“Generally, his practice has been to bet other people’s money, not his own,” said David Axelrod, a senior adviser to the campaign, on Dec. 13. “But that’s the way he ran his leveraged buyout business.”
“And they closed down hundreds of factories; they outsourced thousands of jobs; they took a lot of companies to bankruptcy and made a fortune off those bankruptcies,” he said in a briefing for reporters.
Romney, in a response to a question about his private equity dealings, accused Obama of being “the great divider” in a Fox News interview on Dec. 18. “This is a president who goes after anybody who is successful,” he said.
His business relationship with Schwarzman, a longtime Republican donor who collected more than $100,000 for President George W. Bush’s 2004 re-election campaign, began in 1985. Blackstone and Bain joined forces to turn around a company making aluminum wheels, which “expanded very rapidly,” Schwarzman said in the Bloomberg TV interview.
For their next venture, Schwarzman said he asked Romney to be a “minority partner” in the deal involving Transtar of Monroeville, Pennsylvania.
In 1988, Bain invested $1.1 million in the new holding company, according to a Deutsche Bank AG prospectus from 2000.
At its creation, Transtar, which held railroads like Elgin, Joliet and Eastern Railway Co. and the Duluth, Missabe and Iron Range Railway Co., assumed existing labor contracts and employed about 4,000 workers, according to press reports at the time. Over the next 12 years, with Bain as a minority partner, Transtar eliminated almost 1,000 jobs.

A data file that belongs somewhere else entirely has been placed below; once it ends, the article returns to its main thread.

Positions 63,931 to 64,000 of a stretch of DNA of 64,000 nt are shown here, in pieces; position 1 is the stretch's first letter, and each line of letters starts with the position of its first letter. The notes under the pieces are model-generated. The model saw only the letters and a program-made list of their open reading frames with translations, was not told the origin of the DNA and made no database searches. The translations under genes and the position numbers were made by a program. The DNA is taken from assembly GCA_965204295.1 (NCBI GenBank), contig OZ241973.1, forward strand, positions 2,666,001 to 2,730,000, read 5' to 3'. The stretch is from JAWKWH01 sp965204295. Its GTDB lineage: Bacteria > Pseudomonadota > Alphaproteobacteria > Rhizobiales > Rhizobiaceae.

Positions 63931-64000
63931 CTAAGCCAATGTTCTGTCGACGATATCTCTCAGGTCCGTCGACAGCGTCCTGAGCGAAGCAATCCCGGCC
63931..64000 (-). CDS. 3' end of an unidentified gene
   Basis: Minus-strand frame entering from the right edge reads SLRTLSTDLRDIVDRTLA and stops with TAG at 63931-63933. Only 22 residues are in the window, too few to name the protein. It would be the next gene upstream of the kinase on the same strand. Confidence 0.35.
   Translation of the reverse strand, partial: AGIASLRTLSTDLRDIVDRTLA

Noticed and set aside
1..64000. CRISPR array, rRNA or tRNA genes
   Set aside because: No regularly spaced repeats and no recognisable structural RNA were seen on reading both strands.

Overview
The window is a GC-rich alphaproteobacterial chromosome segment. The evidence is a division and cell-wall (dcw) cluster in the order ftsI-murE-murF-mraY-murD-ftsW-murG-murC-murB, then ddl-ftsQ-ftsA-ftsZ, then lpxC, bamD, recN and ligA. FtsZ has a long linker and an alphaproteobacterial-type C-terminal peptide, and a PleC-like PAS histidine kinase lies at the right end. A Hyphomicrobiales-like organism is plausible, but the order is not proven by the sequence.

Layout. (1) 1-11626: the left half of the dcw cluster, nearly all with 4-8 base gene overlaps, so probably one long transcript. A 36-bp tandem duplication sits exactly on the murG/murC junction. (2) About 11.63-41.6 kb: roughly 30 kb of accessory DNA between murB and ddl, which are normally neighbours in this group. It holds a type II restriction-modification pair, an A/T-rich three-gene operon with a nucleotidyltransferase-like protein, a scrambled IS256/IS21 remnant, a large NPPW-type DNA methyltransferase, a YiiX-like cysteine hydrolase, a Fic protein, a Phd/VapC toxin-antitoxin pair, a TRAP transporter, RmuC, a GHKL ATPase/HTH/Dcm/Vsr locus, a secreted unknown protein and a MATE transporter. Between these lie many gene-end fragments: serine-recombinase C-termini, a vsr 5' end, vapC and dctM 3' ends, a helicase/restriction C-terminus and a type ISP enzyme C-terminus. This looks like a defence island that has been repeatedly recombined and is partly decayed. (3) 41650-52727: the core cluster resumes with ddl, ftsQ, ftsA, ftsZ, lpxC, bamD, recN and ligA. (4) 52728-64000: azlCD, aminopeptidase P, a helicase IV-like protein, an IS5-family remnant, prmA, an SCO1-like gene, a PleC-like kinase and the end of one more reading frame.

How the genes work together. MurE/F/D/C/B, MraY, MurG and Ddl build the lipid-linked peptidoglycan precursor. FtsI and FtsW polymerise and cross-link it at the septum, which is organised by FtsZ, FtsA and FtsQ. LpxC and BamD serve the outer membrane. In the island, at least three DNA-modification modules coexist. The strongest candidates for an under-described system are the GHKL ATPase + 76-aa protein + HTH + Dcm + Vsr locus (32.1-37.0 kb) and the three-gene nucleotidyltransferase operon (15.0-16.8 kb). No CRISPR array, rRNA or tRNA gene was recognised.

Bain sold its original $1.1 million stake in Transtar for $14.4 million in 2000, according to the Deutsche Bank prospectus. Blackstone sold its holdings to U.S. Steel and later to Canadian National Railway Co.
Nationally, from 1988 to 2000, employment in the railroad industry also declined to 231,000 from 290,000, or by 20 percent, according to railserve.com, relying on Bureau of Labor Statistics.
Transtar’s job losses “were on par with the other rail lines, large and small,” said Charles Clowdis, a managing director at IHS Global Insight in Lexington, Massachusetts. “Some of their decline is because they were heavily involved in the transport of steel.”
Cities like Duluth, Minnesota, long reliant on the steel industry, were hit hard.
“There was a lot of reduction in steel production,” said Patrick Dorin who teaches transportation policy at the University of Wisconsin at Superior and worked on the Duluth, Missabe and Iron Range Railway. “Transtar just really didn’t have any choice but to have the number of employees that were needed to do the job.”
“They were trying to be as frugal as possible, without causing harm to the shippers,” he said.
Phil Qualy, Minnesota state legislative director for the United Transportation Union, said that, while “you can’t blame Blackstone for a downturn in the economy” during its ownership, the company “leveraged every efficiency that they could” out of the Duluth, Missabe and Iron Range Railway. “Since the 1990s, we’ve seen the safety margins become thinner and thinner.”